By Drive, Inc. on Thursday 15 December 2011.

I’m in St. Louis today, and there is a reason why I can’t see the Statue of Liberty from the top of the Gateway Arch. As it turns out, the earth is spherical in shape and due to the curvature of the earth our line of sight is limited to only a few miles – at best. Even from an airplane we can see very little of the earth. When I fly home tomorrow and the jet is approaching Greenville, SC, I will not even be able to see Asheville, NC, only about 60 miles away. Of course, this is a surprise to no one reading this article. When we discuss this concept in manufacturing many find True North statements to be surprising and daunting. “True North” is a position from which it is impossible to improve. Some example True North statements are: •100% Value-added time •Zero opportunities for defects (100% of potential failure modes error-proofed) •Zero risks for injury


By Drive, Inc. on Tuesday 15 November 2011.

In previous publications on TPM, we focused on enlisting the operators of the equipment to be more involved in the process of maintaining it. We also discussed implementing systems to monitor and continuously improve the equipment’s Overall Equipment Effectiveness (OEE). TPM allows us to address the low hanging fruit that keeps the equipment from producing as it is intended. Assuming you have instituted TPM, you are now ready to address the other, more difficult aspects of maintenance, which can be addressed with a Reliability Centered Maintenance (RCM) program.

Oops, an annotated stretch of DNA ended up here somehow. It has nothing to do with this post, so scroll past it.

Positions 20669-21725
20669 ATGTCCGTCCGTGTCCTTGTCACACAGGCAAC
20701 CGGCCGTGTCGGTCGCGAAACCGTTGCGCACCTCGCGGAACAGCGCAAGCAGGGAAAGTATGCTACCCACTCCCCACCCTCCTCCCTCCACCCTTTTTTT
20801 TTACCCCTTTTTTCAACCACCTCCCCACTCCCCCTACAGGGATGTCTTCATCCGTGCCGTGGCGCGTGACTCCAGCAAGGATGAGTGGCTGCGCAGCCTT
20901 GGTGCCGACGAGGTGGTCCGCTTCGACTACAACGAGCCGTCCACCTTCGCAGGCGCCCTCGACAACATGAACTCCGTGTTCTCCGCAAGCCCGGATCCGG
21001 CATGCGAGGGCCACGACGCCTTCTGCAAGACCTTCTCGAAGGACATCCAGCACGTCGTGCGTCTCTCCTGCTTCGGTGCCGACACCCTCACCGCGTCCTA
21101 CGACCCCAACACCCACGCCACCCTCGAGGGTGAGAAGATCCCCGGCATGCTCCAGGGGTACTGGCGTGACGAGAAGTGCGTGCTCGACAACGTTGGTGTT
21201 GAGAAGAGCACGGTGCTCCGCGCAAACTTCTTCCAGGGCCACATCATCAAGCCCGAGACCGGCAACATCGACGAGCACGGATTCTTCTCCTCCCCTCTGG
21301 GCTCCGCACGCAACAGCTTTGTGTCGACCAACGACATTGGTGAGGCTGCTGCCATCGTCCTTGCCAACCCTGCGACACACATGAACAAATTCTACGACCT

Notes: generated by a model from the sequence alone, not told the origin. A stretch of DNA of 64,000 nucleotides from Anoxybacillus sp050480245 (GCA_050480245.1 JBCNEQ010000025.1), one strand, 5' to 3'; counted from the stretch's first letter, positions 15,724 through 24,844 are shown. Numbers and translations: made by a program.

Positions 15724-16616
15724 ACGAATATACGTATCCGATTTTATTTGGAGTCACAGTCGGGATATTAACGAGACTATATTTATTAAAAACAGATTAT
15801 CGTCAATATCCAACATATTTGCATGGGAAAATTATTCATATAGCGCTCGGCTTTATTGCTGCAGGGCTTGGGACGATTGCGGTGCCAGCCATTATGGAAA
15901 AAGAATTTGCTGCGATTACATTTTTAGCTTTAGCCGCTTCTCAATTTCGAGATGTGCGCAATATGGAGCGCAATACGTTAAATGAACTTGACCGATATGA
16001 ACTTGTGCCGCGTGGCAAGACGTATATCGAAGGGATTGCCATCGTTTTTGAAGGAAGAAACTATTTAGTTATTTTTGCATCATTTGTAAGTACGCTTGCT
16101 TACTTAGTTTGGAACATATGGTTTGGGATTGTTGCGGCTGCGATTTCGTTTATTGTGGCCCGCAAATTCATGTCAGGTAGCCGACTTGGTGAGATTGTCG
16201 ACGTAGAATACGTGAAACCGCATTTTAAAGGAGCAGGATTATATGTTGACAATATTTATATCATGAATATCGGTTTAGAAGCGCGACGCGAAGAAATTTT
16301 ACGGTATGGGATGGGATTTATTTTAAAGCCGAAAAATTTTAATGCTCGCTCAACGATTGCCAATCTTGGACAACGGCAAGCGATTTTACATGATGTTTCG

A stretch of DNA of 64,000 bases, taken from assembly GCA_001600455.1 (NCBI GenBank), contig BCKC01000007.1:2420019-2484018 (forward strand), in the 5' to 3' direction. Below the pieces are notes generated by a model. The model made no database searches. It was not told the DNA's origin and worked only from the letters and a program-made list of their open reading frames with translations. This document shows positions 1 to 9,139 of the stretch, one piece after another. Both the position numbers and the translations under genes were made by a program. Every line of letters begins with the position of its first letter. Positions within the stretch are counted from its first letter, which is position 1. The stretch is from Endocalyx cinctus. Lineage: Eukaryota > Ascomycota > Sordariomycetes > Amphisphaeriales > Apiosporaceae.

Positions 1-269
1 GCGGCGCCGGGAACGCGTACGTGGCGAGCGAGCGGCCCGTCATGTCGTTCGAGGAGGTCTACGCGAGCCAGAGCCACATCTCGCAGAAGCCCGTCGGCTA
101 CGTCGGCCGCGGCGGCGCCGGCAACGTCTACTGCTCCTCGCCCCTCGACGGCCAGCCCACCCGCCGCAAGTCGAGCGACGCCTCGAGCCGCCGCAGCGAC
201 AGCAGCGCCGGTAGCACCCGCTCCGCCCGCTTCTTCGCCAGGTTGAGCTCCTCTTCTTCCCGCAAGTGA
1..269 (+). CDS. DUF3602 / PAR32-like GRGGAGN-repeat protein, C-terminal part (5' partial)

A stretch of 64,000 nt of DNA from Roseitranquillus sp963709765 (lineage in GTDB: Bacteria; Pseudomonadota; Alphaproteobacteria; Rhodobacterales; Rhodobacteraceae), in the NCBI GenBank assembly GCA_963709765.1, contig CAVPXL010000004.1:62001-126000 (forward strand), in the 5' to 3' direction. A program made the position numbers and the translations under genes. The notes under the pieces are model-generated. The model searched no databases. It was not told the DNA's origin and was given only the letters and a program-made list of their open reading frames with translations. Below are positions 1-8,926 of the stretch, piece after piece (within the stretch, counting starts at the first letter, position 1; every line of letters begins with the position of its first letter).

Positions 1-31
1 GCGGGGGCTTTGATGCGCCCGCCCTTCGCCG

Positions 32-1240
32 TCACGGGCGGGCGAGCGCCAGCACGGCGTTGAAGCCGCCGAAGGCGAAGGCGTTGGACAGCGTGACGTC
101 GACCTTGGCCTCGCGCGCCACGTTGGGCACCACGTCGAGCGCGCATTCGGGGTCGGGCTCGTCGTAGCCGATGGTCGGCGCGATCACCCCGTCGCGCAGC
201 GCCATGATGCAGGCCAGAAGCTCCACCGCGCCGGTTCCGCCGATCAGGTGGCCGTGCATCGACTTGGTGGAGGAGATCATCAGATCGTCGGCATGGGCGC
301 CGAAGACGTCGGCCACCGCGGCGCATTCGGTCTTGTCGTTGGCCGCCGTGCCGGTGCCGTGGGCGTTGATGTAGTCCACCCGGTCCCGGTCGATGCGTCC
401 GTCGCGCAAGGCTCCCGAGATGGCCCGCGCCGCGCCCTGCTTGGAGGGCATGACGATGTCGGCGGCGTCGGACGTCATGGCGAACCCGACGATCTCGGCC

By Drive, Inc. on Saturday 15 October 2011.

A call from a client stating their machine would not run to the stated capacity. They had tried everything to increase the output. The machine was currently running less than 150ft/sec, which was a far cry from the needed 300ft/s. This client didn’t have the luxury of excess capacity in other presses, so they were hiding this problem with overtime. The amount of overtime was putting a strain on both the hourly associates and management.


By Drive, Inc. on Thursday 15 September 2011.

Once upon a time there was a man (we’ll call him Bill) who decided that he wanted to become a craftsman of fine furniture. Not only did he desire to make it his trade, he wanted to become known as the finest furniture craftsman in the world. To this end, he set out to benchmark the best craftsman in the world. After doing extensive research, he determined exactly who the best furniture craftsman in the world was. This man (we’ll call him Tom) made furniture of incredible quality and durability at a competitive price. What was especially outstanding was that Tom made huge profits, to the point that not only were his products considered the best, but he was also by far the most wealthy furniture craftsman in the world.